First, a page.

Two years after the horrific Deepwater Horizon explosion and massive oil spill in the Gulf of Mexico, the verdict is in for oil giant BP. The company has agreed to pay $4.5 billion in penalties and it pled guilty for felony counts of misconduct. A full $1.256 billion of the total fine will be levied towards criminal punishment – one of the largest monetary disciplines in U.S history.
After years of litigation, BP finally faces retribution for the April 2010’s Deepwater Horizon debacle. The rig’s catastrophic failure killed 11 workers and spewed over 4.9 million barrels of oil into the Gulf, eclipsing the 1989 Exxon Valdez’s Alaskan spill as the worst environmental disaster the nation has ever seen. Today, BP said that it would plead guilty to 11 felony charges related to employee deaths as well as two misdemeanors for the obstruction of Congress. The company will pay $4.5 billion in damages, with the possibility of more to come with the number of environmental and grievance claims sought by private plaintiffs and Gulf Coast communities.
Their deal also includes a payment to the US Securities and Exchange Commission as well as the National Academy of Sciences and The National Fish & Wildlife Foundation. To fund the cleanup, BP has already sold $35 billion worth of assets with an additional $12 billion reserved for legal actions and claims. An un-capped class action settlement with over 100,000 private individuals could potentially cost BP an additional $7.8 billion.
Despite the news, U.S shares gained 0.3 per cent today while UK rates remained flat. Market analysts say that the settlement plea deal will remove a significant amount of liability, allowing BP to once again function as a business without the shadow of pending sanctions. “Of course you never like to see value moving out of the company, but it’s good news if this will allow them to be an oil company again,” said Jason Gammel, an energy analyst at Macquarie in London to Reuters.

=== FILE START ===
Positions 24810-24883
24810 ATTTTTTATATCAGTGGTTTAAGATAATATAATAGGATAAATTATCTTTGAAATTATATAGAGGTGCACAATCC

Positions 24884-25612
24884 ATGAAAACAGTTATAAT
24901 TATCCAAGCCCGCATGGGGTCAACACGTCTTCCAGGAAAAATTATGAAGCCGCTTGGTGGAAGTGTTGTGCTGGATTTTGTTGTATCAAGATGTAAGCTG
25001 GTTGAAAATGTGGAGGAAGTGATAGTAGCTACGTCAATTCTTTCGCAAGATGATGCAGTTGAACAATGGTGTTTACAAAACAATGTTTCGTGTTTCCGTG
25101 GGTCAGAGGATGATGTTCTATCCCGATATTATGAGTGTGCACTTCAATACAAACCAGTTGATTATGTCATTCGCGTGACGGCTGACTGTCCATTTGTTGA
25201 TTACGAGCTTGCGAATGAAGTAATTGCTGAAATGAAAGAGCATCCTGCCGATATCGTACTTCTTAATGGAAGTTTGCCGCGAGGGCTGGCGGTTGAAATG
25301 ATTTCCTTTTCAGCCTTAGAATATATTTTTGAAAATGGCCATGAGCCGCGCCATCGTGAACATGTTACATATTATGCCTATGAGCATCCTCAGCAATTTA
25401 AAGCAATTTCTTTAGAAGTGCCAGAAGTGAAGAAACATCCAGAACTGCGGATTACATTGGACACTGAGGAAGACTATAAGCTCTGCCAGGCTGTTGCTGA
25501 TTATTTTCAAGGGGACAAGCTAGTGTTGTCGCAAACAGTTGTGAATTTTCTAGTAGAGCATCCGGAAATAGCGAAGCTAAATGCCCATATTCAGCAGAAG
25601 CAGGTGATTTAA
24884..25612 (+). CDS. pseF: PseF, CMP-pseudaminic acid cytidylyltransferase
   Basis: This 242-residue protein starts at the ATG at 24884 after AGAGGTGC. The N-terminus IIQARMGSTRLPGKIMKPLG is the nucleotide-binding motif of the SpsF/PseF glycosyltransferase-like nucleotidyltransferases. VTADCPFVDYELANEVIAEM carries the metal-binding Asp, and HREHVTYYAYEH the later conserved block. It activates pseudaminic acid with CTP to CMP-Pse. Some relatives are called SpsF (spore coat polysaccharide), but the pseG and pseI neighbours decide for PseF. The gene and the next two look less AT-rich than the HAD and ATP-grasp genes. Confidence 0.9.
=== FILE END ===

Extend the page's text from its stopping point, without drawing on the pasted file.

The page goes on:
Going forward, the penalties will almost certainly spark a debate in Congress as to how the money should be divided amongst Gulf Coast states. Last year, Congress passed a law that promised 80 per cent of all fines to be distributed to Florida, Mississippi, Louisiana, Alabama, and Texas under the Clean Water Act. The payments will be doled out by BP over the next six years. BP has acquiesced to five years probation and the oversight of two monitors for process safety and ethics. Future trials in 2013 initiated by the Justice Department in August may potentially increase civil damages to $21 billion if they are found guilty of further gross negligence under the Clean Water Act.
It’s still unclear how much fault lies with Swiss company Transocean Ltd (the owner of the Deepwater Horizon) and Halliburton, who provided the faulty cement work on the Macondo well. Transocean is currently in discussion with the Justice Department to pay $1.5 billion in damages. Since the spill, BP has gone from the second largest Western oil producer to the fourth.